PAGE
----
AAROGYA SETU Application:
By- Madhav Maheshwari
It is not much of a time since India retained a spot in the world’s top three surveillance states list along with China & Russia.
According to UK based firm Compritech research reports, India scored 2.4 out of 5 on systematic failure to maintain privacy safeguards.
A user’s biometric data is what threatens the privacy most and storing these critical and sensitive data makes it even more hazardous and in extreme circumstances, the data can be unwillingly used against the individual itself.
The Indian constitution guarantees the fundamental right to privacy but Indians overall fail to attain even average privacy norms. The Indian government was in hot light a few months back for allowing 10 government agencies to authorize, to decrypt, monitor, and intercept data on any computer, and on the other hand, Indian lawmakers framing privacy laws which makes it more doubtful and hypocritical.
In these times of COVID-19, you might lose your confidential data for a lifetime see how.
The central government recently launched an application aarogya setu with astonishing features like digitally detecting and tracking down COVID-19 patients with a hidden feature of surveilling its users through the data restored from the smartphone. The app has recently been made mandatory in some parts of the country and even shortly one might not able to travel without having the application.
The app claims to keep us safe by spying on us. The consequences will be an individual losing autonomy.
What is at stake?
The population of India is 2nd largest. The privacy advocates are worried because the country lacks a data protection framework (which is still in making due to bureaucratic errors). With a population of such numbers how the govt. is going to make sure to keep the data safe while also considering an individual’s privacy without even having any sufficient laws in place.
The privacy advocates want to ensure that the govt. stored data will be deleted and won’t be integrated further but there are only such assurances that the application will shred the data after the pandemic is dealt with, but no legal guarantees.
The data of over 90 million people is at stake and the risk of surveillance from the state.
( The contradictories to the above statement might want to check India’s score on privacy index)
what’s more daunting is that the application was first made mandatory for public sector employees and afterward private sector and employers are the ones to keep a strong check on the presence of the app on the employee’s smartphones, though no one is held to be accountable in case of breach or misuse.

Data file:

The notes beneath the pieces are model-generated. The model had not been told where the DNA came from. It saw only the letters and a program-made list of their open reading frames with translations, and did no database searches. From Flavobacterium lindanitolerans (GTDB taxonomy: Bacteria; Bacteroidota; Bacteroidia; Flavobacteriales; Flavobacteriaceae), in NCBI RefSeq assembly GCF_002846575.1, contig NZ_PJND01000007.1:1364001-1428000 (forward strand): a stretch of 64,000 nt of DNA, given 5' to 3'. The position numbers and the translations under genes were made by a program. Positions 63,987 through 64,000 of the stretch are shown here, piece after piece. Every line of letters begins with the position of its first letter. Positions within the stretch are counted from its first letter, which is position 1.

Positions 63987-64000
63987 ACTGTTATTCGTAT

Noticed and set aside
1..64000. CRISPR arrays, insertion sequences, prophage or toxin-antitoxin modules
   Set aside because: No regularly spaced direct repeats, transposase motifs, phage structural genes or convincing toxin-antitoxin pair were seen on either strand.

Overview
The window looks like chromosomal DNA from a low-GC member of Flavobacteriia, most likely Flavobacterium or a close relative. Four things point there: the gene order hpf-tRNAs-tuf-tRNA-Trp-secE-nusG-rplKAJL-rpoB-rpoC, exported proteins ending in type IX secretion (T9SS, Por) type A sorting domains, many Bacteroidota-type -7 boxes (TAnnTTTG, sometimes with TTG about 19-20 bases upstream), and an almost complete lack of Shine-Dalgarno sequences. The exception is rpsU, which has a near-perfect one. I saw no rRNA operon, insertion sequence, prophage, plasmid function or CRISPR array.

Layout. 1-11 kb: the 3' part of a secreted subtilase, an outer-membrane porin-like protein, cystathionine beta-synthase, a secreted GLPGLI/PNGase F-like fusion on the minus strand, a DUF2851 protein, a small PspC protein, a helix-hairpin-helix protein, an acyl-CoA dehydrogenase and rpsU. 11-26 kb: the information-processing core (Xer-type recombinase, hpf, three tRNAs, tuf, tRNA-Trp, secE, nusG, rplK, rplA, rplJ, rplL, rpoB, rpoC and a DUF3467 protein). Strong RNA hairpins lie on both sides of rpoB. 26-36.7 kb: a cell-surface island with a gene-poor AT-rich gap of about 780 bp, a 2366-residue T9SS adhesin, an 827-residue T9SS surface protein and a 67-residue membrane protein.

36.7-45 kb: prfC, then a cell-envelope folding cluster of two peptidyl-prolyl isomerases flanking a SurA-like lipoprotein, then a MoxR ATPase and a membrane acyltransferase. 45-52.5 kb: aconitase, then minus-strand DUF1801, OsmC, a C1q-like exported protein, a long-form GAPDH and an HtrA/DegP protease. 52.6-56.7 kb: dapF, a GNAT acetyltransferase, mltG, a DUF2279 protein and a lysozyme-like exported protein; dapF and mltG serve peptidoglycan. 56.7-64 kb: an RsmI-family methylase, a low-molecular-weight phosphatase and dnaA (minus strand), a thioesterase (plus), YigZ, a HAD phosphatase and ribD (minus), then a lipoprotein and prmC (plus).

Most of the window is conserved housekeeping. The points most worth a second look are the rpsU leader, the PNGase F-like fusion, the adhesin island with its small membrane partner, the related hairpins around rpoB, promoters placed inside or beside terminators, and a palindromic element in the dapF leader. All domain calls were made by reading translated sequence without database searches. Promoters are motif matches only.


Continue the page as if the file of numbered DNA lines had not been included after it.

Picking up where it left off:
What makes the app even more distrustful?
Recently the central government released advisories with regards to the usage of the app by army personnel. It directed the army personnel to be more cautious and careful while using aarogya setu app. This raised many alarms, one of which is the government is possibly aware of the threats the app poses and how much more vulnerable and convenient it becomes to breach the data of millions of Indians.
Merely stating that data is secure is not much of a good job. The app can become just the tool to track dissenting voices and for monitoring and surveillance.
Many watchdogs argue that the use of any privacy-violating technology must be following the standards stated in the landmark judgment of Puttaswamy:
– Must have a legislative backing
– Pursue legitimate claim
– Rational method to achieve the aim
– There must not be any less restrictive alternatives
– Benefits must outweigh the harm
However, The right to privacy can only be infringed following the law and not without it, and in this case, there lacks legislative power to make this application mandatory.
There are even possibilities that the app might come pre-installed in all the new smartphones post COVID-19 period. The government is looking to expand the scope of surveillance.
The COVID-19 pandemic is putting individual privacy at stake. It will wash away privacy in the name of public health.
However, there are legislations that are setting examples like EU’S GDPR which is in the process to establish accountability and to legally ensure the temporary purpose of storing the data in Europe.